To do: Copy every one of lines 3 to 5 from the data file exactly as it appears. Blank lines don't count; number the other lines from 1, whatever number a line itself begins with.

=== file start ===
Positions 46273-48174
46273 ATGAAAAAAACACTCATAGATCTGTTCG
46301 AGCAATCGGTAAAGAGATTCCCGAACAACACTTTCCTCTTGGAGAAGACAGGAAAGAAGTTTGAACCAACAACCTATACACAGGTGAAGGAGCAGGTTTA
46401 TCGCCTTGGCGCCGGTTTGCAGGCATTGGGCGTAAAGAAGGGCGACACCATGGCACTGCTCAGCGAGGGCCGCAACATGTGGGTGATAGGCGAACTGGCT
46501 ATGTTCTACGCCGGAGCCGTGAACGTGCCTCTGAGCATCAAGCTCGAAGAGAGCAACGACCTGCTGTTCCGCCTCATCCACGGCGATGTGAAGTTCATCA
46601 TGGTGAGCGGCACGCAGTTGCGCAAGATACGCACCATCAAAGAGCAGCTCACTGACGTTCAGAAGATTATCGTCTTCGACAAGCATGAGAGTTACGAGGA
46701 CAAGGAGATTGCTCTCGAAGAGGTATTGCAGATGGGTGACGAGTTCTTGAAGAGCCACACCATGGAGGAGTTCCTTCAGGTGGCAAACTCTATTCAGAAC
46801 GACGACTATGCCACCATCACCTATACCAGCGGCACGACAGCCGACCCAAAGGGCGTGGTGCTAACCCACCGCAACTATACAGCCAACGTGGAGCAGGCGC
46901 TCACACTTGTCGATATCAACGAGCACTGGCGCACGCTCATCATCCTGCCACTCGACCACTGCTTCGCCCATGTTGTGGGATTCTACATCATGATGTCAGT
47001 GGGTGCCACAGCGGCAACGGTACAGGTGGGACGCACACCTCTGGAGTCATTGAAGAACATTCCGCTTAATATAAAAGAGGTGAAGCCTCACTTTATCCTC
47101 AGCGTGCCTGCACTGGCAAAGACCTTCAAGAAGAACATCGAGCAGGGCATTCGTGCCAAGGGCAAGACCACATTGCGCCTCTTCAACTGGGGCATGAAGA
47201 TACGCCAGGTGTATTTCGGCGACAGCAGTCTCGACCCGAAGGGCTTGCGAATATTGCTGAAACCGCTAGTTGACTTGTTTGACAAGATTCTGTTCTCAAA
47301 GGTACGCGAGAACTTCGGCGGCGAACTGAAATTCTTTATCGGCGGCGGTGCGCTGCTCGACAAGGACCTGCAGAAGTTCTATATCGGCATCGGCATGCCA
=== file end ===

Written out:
46301 AGCAATCGGTAAAGAGATTCCCGAACAACACTTTCCTCTTGGAGAAGACAGGAAAGAAGTTTGAACCAACAACCTATACACAGGTGAAGGAGCAGGTTTA
46401 TCGCCTTGGCGCCGGTTTGCAGGCATTGGGCGTAAAGAAGGGCGACACCATGGCACTGCTCAGCGAGGGCCGCAACATGTGGGTGATAGGCGAACTGGCT
46501 ATGTTCTACGCCGGAGCCGTGAACGTGCCTCTGAGCATCAAGCTCGAAGAGAGCAACGACCTGCTGTTCCGCCTCATCCACGGCGATGTGAAGTTCATCA